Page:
It wasn't messy.
There weren't any tears or angry words. In fact, the whole process took less than 15 minutes. I put my things into a box and left. Then I walked down the stairs to my new desk, unpacked my belongings and started my new job.
Yup, I broke up with my old role and found my ikigai (pronounced ick-ee-guy).
What is ikigai?
Let me give you a little backstory. On the island of Okinawa, people have longer lifespans than anywhere else in the world. In fact, per capita, there are more centenarians (people who are at least 100 years old) there than any other country. The Okinawan culture is rich in tradition, purpose, physical activity and social connectedness. The centenarians living there are known for their health, vigor and freedom from such things as Alzheimer's, arthritis and heart disease.
Why do these people live so much longer and suffer from fewer diseases than the rest of us? They have something called ikigai.
Ikigai is a Japanese word loosely translated to mean the "reason you get up in the morning." If you find it, you're pretty much guaranteed to bring more satisfaction and meaning to your life. It doesn't cost anything but time.
Zappos and ikigai
Zappos was built by people who found their ikigai. (You can even read about it in Zappos CEO Tony Hsieh's "Delivering Happiness.") It has become a company in which its employees are encouraged to pursue their passions and gain knowledge through various means, including:
1. Zappos University
Everyone at Zappos has the opportunity to pursue growth and learning by registering for any ULearn class they find of interest. Most of the courses are online videos which make it convenient to take a class while you sit at your desk. All of them are designed to help employees grow, either in their current positions, or positions which interest them.
2. Shadow sessions
Say, for instance, you work in content, but you think your real passion is coding. You have the opportunity to contact a Lead Link in the Tech Circle and ask if you can shadow with one of their programmers. Sessions can be long or short and give you some insight into that job and whether it's something you want to pursue.
3. Life coaching
The purpose of a life coach is to "partner with employees to uncover the path to the best version of themselves." If you don't know how to start finding your own ikigai, perhaps hooking up with a life coach is a good starting point. Here at Zappos, we have an entire team ready and willing to work with employees to reach their goals, whatever they may be.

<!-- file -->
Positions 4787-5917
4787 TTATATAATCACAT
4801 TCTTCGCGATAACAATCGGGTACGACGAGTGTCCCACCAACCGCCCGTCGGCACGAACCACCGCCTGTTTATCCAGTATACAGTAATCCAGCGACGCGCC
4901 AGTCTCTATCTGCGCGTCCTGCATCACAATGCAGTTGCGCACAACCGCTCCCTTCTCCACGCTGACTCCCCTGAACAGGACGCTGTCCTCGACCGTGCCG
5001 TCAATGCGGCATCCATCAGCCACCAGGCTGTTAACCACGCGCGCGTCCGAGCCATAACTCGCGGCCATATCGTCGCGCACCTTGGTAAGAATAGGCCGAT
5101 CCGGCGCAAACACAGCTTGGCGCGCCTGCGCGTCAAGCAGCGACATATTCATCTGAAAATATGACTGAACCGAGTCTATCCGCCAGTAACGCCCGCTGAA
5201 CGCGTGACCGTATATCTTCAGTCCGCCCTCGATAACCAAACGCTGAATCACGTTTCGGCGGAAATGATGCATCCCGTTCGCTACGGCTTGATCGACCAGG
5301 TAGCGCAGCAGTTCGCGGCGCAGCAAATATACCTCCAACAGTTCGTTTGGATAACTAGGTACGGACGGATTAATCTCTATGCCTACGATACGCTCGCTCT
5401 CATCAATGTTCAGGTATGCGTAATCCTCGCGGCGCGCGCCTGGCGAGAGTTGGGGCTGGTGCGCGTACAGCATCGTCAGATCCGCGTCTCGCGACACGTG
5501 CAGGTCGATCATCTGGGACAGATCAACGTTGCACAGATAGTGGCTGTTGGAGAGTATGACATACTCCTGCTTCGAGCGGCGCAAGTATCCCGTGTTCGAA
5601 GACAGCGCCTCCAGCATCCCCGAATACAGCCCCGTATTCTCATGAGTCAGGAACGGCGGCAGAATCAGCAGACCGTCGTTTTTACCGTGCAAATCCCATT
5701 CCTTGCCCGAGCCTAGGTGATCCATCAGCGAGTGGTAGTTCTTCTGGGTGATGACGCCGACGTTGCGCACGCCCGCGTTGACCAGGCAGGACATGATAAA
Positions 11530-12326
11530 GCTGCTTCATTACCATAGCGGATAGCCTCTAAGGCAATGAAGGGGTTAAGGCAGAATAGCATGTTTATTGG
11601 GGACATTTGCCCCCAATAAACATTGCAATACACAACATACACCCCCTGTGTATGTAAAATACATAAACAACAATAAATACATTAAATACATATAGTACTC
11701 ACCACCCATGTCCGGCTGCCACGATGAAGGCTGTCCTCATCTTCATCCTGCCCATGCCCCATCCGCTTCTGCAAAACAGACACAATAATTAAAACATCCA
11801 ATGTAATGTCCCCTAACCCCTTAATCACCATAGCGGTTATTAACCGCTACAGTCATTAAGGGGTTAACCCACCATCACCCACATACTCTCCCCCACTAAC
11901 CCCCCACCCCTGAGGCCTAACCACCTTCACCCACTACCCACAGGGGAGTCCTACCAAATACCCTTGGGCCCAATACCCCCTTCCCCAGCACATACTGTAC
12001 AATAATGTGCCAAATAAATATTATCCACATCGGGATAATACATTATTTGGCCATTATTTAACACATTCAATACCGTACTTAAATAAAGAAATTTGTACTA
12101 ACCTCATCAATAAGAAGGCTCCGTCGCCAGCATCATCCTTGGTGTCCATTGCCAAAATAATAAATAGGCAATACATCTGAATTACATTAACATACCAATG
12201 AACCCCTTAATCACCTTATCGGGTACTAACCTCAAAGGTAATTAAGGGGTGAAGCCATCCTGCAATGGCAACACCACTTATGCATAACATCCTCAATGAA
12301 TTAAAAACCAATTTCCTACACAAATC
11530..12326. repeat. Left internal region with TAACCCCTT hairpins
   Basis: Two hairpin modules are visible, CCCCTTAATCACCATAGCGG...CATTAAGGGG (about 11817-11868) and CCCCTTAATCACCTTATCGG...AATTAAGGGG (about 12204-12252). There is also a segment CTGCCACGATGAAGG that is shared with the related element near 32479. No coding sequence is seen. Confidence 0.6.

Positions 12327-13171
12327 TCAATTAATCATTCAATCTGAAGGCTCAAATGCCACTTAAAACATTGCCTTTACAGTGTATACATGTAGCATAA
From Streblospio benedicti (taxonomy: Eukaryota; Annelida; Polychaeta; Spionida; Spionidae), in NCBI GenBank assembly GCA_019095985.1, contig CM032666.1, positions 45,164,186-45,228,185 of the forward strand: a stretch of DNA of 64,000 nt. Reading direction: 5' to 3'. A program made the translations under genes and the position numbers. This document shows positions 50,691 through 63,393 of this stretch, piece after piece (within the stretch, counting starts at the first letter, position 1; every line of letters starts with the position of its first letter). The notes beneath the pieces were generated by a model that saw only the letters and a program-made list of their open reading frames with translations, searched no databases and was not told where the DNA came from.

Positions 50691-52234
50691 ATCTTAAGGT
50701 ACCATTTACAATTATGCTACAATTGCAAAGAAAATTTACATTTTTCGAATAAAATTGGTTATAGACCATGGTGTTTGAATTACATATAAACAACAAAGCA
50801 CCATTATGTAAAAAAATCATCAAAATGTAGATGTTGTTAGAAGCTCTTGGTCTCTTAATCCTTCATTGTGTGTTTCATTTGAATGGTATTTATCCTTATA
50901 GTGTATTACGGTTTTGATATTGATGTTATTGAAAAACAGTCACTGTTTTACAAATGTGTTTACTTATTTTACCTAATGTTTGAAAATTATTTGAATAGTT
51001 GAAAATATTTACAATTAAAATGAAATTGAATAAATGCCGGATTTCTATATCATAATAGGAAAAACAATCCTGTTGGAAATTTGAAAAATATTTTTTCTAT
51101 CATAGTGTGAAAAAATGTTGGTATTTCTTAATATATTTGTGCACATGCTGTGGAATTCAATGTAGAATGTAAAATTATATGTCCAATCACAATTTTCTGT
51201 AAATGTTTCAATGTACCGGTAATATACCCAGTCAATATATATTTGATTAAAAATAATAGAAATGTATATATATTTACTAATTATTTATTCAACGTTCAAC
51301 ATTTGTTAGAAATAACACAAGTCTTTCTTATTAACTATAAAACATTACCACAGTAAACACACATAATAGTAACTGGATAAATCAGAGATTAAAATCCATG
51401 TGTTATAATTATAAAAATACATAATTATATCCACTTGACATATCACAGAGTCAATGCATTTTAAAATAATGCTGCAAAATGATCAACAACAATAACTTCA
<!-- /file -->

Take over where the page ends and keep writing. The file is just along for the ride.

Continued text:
4. Flexible work schedules
How would a flexible work schedule help me find my reason for being, you may ask? Well, let's say your passion is photographing shelter dogs. You can't do that at your current job, but you know it's what makes you happier than anything. Enter the flexible work schedule. You can come to work early in the morning and leave by mid-afternoon. Or you could work four 10-hour days and have Friday off to devote solely to the shelter, or other hobbies of interest.
5. Volunteer opportunities
I include volunteering in Zappos' ikigai because of the passion that surrounds this humble act. For some, volunteering at the food shelter or the Salvation Army is more than just a time commitment that has to be honored for holiday help. It's that innate desire to do something good. And sometimes these volunteer hours turn into a regular weekend gig, which sometimes turns into full-time jobs. Jobs those people are super passionate about. Yes, we're sad to see them leave Zappos, but happy they've found their ikigai.
How to find your ikigai
Your ikigai should be meaningful to you. It's the force that drives you out of bed every day. It gives your life meaning and purpose. Mark Zuckerberg started Facebook when he was 19 years old. Charles Flint founded IBM at the age of 61. So finding your ikigai isn't limited by your age.
There are only four tenets of ikigai, and they are:
• What you love
• What you're good at
• What the world needs
• What you can be paid for
Maybe you've known what you've wanted to do ever since you were in diapers. Or you may need to go through life-changing experiences, either good or bad to find your true passions. Sit down with a pen and paper and list all the things that you love, the things you're good at, things you believe in and things that you could get paid to do.
Finding your ikigai isn't tricky, but it takes work, and it's a fluid process.
Did I do all these steps to find my ikigai? Maybe in a roundabout manner. I was lucky enough to leave one department and come into another that indeed was my passion. Writing, editing and reading is something I live and breathe on a daily basis, so by writing for Zappos' blog I've found my ikigai.
Sure, it took a long time to get from Point A to Point B, but I don't regret the moments in between. I'm just grateful that Zappos has given me the opportunity to pursue my passions and to find new ones as well.